4. 4. 4,250,591 2l SPONGE ROLLERS AND VACUUM MEANS FOR REMOVING WATER FROM VEHICLE IN A CAR WASH roller B, and two side sponge rollers C and D and I will first describe the top roller B, and its associate parts. FIGS. 1 and 3, illustrate the top sponge roller B, as having a hollow cylindrical interior 1 and a hollow SUMMARY OF THE INVENTION In the standard car wash the vehicle is moved through the washing zone and then air is forced onto the vehicle for removing the film of water remaining thereon. This has not proved to be totally satisfactory because personnel must be used to take cloths and wipe the vehicle dry from its remaining film of water, or else 5 supporting drum E, is centered in the roller. The drum has axially aligned shaft portions 2 and 3 and these extend outwardly from the ends of the drum as. clearly illustrated in FIG. 3, so as to project beyond the ends of the sponge roller. Arms F and G, are pivotally con- 10 nected to the outer ends of the aligned stub shafts 2 and 3, respectively. The other ends ofthe arms F andG, are pivotally connected at 4 and 5 to support members 6 and 7, respectively. Adjustable coil springs H and J, some water spots remain. .interconnect the arms F and G to their respective sup- An object of my invention is to provide sponge rol- 15 ports 6 and 7. lers that are yieldingly held against the top and sides of The length of the sponge roller B, is substantially the vehicle as it is moved thereby, these sponge rollers equal to the width of the vehicle A. Normally the sucking up any water film remaining on the vehicle. weight of the roller B, drum C and arms F and G, is The sponge rollers will be rotated by the vehicle as it sufficient to compress the portion of the sponge rubber moves and the water absorbed portions of the rollers 20 that contacts the vehicle A and the sponge will suck up will come into contact with vacuum shoes which will any water film remaining on the vehicle which it remove the water from the sponge and permit the contacts. FIG. 1 shows the sponge roller A contacting sponge to again contact the vehicle to remove any and conforming to the irregular surface of the vehicle water therefrom. hood as the vehicle is moved under the roller. The arms BRIEF DESCRIPTION OF THE DRAWINGS FIG. 1 is a schematic perspective view _of a vehicle moving through a standard car wash and show sponge rollers yieldingly held in contact with the top and sides 25 F and G will permit the roller B to move over the top of the vehicle from the hood to the rear end thereofand to remove any liquid film from the vehicle contacted by the roller as the vehicle is moved along the car wash runway. The springs H and J, are used to lessen the weight of the sponge roller B on the vehicle.of the vehicle to remove any water film remaining on 30 the vehicle. A vacuum shoe is associated with each sponge roller and the shoe will remove the water from the sponge so that the roller can continue to remove water from the vehicle as it moves by the rollers. FIG. 2 is a vertical section through the sponge roller 35 that is yieldingly held in contact with the vehicle top and it is taken along the line 2-2 of FIG. 1 and further shows a section through the vacuum manifold that contacts the roller. 40 FIG. 3 is a longitudinal section on a smaller scale of the top sponge roller and vacuum shoe and is taken along the line 3-3 of FIG. 2. The ends ofthe top roller have central cavities that permit these portions of the roller to readily yield and permit the passage of a vehi- 45 cle antenna thereby without damaging the antenna. FIG. 4 is a front elevational schematic view of the vehicle and illustrates how the two side sponge rollers are yieldingly held against the sides of the vehicle to remove any water therefrom. Each side roller has a 50 vacuum shoe contacting therewith to remove water from the sponge that has been removed from the vehi- cle. FIG. 5 is a transverse section through one of the side sponge rollers and its associate vacuum manifold and it 55 is taken along the line 5-5 of FIG. 4. FIG. 6 is a perspective view of one of the vacuum shoes and illustrates the perforated concave wall that contacts the sponge roller to remove any water ab- sorbed by the roller. 60 DESCRIPTION OF THE PREFERRED EMBODIMENT In carrying out my invention I mount the sponge rollers with their vacuum shoes in a standard car wash 65 where the vehicle A is moved through the wash and rinse sections, not shown, nor do I show the means for moving the vehicle. My device includes a top sponge FIGS. 1, 2 and 3 further show a vacuum shoe K that overlies the sponge roller B,.and has a length coexten- sive with the roller length. Brackets 8 and 9 secure the vacuum shoe to the arms F and G, respectively. FIG. 2 shows the vacuum shoe K, as being hollow and pro- vided with a concave bottom wall 10 that has a trans- verse curvature conforming to the outer diameter ofthe sponge roller B. The concave bottom wall10 has perfo- rations 11 and a vacuum hose L communicates with the interior of the shoe K so that any liquid soaked portion ofthe sponge roller B will have its liquid removed from the sponge, the liquid passing through the openings 11 and being withdrawn from the shoe interior by the vacuum created in the hose L by a vacuum means, not shown, such as a suction pump. The two side sponge rollers C and D are identical in .their structure and manner of support and therefore a detailed description will be given of the roller C and its support and like parts for the sponge roller D will be given the same reference characters but these will be primed. In FIG. 4 the side sponge roller C has its shaft 12 with its ends journalled in aU-shaped frame M. This frame is pivotally supported at 13 to an L-shaped arm N, and the free end of the arm is pivoted at 14 to a supporting member 15. The weight of the sponge roller C and its supporting apparatus when hanging from the L-shaped N will have a tendency to swing the roller into contact with the side of the vehicle A where the sponge rubber surface contacting the vehicle will con- form to the irregular vehicle surface and will remove the liquid film therefrom. An adjustable spring P has its ends connected to the L-shaped arm N, and to the sup- port 15 so as to control the force of the sponge roller C against the vehicle side. In FIGS. 4, 5 and 6, I show another vacuum shoe Q that is similar to the vacuum shoe K, and has a length coextensive with the length .of the sponge roller C. Brackets 16 connect the ends of the vacuum shoe Q to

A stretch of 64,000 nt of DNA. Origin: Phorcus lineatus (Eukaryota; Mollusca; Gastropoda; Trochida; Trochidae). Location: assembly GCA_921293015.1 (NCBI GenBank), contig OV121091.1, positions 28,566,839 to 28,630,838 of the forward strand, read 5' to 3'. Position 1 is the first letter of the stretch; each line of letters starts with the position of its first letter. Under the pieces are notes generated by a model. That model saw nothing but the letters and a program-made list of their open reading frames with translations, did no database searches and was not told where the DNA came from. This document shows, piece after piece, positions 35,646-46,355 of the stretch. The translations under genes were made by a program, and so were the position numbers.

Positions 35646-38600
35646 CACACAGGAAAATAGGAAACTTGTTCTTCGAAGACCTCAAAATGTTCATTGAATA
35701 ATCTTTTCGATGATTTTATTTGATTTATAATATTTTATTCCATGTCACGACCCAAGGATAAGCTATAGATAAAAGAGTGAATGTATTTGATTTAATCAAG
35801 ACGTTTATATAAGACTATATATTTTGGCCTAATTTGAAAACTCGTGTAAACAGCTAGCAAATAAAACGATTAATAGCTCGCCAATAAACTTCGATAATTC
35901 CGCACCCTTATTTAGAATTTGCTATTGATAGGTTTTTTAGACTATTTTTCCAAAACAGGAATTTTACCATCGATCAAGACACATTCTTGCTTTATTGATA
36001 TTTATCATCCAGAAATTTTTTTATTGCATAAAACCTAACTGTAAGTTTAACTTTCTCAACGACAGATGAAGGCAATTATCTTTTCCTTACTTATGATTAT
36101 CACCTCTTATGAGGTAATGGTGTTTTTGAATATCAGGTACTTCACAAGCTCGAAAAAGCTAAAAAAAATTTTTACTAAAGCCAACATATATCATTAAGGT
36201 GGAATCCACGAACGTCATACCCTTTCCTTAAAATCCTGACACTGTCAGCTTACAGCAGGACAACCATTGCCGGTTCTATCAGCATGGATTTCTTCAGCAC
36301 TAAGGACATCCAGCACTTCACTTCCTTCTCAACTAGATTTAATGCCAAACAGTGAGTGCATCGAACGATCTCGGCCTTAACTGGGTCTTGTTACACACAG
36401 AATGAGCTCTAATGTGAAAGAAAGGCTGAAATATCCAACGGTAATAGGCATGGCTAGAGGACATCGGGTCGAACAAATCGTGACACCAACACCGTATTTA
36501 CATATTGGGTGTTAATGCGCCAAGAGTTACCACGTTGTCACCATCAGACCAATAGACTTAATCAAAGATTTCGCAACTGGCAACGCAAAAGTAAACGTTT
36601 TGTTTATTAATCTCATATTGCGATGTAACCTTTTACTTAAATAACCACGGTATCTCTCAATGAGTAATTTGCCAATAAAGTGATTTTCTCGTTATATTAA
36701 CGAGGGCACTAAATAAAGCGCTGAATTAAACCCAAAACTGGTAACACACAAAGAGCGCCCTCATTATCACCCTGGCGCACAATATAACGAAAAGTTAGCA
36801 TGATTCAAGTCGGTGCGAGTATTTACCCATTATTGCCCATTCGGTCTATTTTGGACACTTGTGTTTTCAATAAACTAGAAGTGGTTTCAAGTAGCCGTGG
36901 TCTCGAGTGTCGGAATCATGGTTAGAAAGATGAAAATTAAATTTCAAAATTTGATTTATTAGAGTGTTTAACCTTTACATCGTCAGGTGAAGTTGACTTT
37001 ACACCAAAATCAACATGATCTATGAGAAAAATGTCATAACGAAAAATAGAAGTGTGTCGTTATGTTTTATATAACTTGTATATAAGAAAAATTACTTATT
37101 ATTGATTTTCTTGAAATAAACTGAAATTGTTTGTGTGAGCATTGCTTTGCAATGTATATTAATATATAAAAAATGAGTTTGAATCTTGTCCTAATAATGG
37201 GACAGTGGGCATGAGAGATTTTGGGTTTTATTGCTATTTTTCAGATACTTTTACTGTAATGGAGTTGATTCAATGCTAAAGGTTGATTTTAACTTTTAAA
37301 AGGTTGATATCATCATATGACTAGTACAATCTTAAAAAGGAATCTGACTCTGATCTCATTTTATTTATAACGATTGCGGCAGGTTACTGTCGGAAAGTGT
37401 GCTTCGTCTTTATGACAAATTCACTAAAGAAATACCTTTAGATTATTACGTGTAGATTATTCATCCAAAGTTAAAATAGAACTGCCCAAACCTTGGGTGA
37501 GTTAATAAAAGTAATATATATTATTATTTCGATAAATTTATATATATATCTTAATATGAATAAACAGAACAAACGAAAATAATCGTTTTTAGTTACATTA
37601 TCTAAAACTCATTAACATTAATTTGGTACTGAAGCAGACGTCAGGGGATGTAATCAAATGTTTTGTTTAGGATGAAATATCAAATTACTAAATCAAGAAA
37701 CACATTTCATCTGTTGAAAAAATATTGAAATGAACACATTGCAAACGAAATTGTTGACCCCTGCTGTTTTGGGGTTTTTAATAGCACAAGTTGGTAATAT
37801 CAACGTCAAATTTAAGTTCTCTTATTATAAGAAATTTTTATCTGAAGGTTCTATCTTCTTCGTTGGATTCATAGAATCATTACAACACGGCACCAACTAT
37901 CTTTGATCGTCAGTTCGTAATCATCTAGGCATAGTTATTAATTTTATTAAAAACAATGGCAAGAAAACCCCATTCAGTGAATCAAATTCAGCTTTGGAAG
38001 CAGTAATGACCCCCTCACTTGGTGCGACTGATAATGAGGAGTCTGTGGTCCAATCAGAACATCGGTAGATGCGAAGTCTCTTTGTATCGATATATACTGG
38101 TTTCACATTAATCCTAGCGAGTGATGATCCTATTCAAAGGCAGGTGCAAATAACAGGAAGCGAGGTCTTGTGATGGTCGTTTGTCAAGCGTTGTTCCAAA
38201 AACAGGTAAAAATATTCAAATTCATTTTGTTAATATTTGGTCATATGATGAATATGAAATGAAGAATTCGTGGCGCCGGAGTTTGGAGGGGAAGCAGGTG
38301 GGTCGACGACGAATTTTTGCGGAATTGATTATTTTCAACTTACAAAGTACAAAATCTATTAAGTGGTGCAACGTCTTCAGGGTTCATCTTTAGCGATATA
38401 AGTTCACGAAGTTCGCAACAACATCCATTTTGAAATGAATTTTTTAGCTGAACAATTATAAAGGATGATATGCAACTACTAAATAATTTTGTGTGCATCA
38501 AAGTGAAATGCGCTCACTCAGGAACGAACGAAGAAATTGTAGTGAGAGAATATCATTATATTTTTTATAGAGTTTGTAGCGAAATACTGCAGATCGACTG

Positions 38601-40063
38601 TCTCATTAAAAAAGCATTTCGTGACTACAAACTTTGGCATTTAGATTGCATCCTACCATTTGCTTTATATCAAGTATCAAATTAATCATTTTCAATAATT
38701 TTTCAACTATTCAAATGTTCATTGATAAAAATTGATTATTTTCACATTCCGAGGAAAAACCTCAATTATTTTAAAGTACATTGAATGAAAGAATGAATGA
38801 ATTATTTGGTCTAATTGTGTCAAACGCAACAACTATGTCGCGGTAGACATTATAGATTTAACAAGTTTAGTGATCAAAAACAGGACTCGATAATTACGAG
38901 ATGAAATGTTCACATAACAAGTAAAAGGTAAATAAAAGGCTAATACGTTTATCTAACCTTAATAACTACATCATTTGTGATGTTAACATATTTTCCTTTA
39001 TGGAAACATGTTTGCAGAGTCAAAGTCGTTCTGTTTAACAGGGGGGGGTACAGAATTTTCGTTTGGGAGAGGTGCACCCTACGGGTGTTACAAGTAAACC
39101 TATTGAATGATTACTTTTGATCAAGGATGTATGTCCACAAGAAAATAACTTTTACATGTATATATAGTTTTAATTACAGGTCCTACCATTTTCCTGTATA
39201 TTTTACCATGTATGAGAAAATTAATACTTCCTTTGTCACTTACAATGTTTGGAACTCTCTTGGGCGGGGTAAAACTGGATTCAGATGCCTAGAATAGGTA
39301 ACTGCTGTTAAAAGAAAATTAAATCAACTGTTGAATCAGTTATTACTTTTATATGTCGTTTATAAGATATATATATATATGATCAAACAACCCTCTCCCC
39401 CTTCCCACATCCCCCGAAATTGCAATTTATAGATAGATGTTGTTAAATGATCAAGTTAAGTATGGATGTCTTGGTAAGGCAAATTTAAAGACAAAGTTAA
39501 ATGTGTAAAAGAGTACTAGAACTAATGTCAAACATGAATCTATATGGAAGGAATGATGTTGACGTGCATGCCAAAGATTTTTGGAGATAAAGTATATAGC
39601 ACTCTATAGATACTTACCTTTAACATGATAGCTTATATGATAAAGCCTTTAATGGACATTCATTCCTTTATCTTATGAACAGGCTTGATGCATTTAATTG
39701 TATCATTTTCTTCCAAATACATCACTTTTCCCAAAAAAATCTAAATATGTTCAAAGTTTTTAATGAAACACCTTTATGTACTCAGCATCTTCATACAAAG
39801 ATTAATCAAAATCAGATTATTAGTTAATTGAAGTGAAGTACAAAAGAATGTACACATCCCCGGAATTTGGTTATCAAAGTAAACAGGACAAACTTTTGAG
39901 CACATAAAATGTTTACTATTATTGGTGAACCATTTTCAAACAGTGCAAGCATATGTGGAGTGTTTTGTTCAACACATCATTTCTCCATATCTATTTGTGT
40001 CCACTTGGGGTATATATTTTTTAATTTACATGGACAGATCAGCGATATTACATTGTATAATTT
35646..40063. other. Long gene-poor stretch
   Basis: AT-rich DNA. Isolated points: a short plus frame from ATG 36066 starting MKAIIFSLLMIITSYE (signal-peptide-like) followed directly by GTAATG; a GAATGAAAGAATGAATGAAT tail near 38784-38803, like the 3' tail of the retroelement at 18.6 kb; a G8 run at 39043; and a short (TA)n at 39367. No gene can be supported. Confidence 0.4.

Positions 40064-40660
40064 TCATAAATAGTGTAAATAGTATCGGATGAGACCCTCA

5. 5. 3 4,250,591 4 the arms of the U-shaped frame M, in such a manner that the perforated concave wall 17 of the shoe will contact the adjacent surface of the sponge roller C. A vacuum hose R communicates with the interior of the vacuum shoe Q and will remove any liqui<;l from the 5 sponge roller C as the saturated portion of the roller contacts the concave perforated wall of the vacuum shoe Q. From the foregoing description of the various parts vehicle as it is moved past these rollers. The liquid film on the sides of the vehicle will therefore be removed by the rollers C and D, and the vacuum shoes Q and Q' will remove the water from the rollers and this water will be conveyed to the sewer by the vacuum hoses Rand R'. The result is that all of the liquid film on the top and sides of the vehicle will be removed. I claim: 1. Vacuum means for removing a film of water from a vehicle after the vehicle has been washed in a car wash; comprising (a) a sponge roller rotatable about a horizontal axis; (b) means for yieldingly supporting the roller and causing it to yieldingly contact the vehicle top as the vehicle moves thereunder, the sponge roller rolling over the vehicle top for removing the film of water remaining on the vehicle; (c) a stationary vacuum shoe contacting the surface of the sponge roller and mounted on the means yieldingly supporting said roller; and (d) means for creating a vacuum in said shoe for sucking up the water from said rotating roller and for discharging the water. of the device, the operation thereof may be readily 10 understood. Referring to FIG. 1, the vehicle is being pulled through a car wash where it has been washed and rinsed. The horizontal sponge roller B is free to be swung upwardly where the roller will extend across the width of the vehicle and the portion of the roller actu- 15 ally contacting the vehicle will conform to the uneven contour ·and pick up any liquid on the vehicle. As the vehicle is moved, the sponge roller will rotate and the saturated portion of the sponge from the liquid it has absorbed will pass under the vacuum shoe K where this 20 liquid will be sucked from the sporige roller and pass through the openings 11 in the perforated plate 10. This liquid is then removed from vacuum shoe K and will be conveyed to the sewer, not shown, through the vacuum tube L. 2. The combination as set forth in claim 1 further 25 including Some vehicles may have radio antenna rods project- ing upwardly from the vehicle hood or other parts of the vehicle. It will be noted from FIG. 3, that the drum E, is shorter in length than the sponge roller B, and the drum is centered in the roller so that each end of the 30 roller will project a considerable distance beyond the adjacent end of the roller. The cylindrical hollow inte- rior 1 ofthe roller B that extends beyond the ends of the drum E will provide space so that if either end of the roller is contacted by the vehicle antenna, the roller 35 portion thus contacted can collapse inwardly to permit the antenna to ride under the roller without being dam- aged. I have already mentioned how the side sponge rollers C and D, are yieldingly held against the sides of the 40 45 50 55 60 65 (a) a sponge roller positioned on each side of the vehicle for rotation about substantially vertical axes; (b) means for yieldingly supporting each side roller and for yieldingly holding said side rollers against the vehicle sides as the vehicle moves thereby, the two side sponge rollers removing the water film remaining on the sides of the vehicle; (c) a stationary vacuum shoe contacting each side roller; and (d) means for creating a vacuum in each vacuum shoe contacting a side roller for sucking up the water therefrom and for conveying it away from the vehicle. • • • • •